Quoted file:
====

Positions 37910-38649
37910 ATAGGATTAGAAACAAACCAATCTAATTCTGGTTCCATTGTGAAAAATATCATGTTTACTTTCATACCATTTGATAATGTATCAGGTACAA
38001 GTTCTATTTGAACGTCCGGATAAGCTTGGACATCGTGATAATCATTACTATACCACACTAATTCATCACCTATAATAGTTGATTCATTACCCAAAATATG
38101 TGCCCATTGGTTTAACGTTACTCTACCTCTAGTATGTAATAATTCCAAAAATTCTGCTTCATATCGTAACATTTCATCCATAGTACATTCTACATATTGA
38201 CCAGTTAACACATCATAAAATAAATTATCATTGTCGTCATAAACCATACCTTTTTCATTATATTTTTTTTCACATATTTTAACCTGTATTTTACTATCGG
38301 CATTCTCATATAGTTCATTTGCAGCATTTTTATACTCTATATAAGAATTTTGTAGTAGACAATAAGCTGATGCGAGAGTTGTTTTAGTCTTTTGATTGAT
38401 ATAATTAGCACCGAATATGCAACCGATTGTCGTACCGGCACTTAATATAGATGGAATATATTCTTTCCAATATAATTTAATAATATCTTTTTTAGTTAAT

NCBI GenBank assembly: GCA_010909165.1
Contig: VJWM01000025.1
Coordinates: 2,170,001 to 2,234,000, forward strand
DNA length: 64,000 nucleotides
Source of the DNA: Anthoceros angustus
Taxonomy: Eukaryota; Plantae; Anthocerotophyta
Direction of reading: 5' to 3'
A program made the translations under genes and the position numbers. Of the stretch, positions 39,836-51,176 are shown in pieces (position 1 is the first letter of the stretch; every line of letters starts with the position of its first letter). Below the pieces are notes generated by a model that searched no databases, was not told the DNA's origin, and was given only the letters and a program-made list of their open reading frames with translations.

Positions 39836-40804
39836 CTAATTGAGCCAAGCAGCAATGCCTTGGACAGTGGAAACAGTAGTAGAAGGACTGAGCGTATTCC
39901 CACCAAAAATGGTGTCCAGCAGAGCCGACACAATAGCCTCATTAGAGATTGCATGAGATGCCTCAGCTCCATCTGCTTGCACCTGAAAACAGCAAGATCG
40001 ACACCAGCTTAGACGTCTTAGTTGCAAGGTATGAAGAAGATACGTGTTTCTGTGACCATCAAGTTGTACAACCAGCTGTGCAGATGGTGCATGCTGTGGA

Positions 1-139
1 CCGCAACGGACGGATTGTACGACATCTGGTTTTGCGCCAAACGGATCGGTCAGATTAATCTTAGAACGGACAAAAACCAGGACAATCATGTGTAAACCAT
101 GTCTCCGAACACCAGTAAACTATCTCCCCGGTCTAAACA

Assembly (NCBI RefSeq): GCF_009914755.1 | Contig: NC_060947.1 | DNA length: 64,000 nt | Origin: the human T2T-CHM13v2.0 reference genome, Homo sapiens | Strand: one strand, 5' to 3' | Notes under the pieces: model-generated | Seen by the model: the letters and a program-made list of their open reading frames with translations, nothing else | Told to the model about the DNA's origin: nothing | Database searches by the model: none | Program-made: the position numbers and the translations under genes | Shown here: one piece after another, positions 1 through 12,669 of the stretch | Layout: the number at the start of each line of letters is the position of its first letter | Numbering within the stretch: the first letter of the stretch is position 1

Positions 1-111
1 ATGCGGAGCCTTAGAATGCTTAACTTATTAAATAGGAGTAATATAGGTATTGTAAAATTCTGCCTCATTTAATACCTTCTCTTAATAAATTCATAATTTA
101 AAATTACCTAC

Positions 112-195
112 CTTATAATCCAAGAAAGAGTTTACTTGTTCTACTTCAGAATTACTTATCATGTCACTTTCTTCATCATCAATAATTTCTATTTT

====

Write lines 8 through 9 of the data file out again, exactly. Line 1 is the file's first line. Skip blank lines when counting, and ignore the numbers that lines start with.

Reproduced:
NCBI GenBank assembly: GCA_010909165.1
Contig: VJWM01000025.1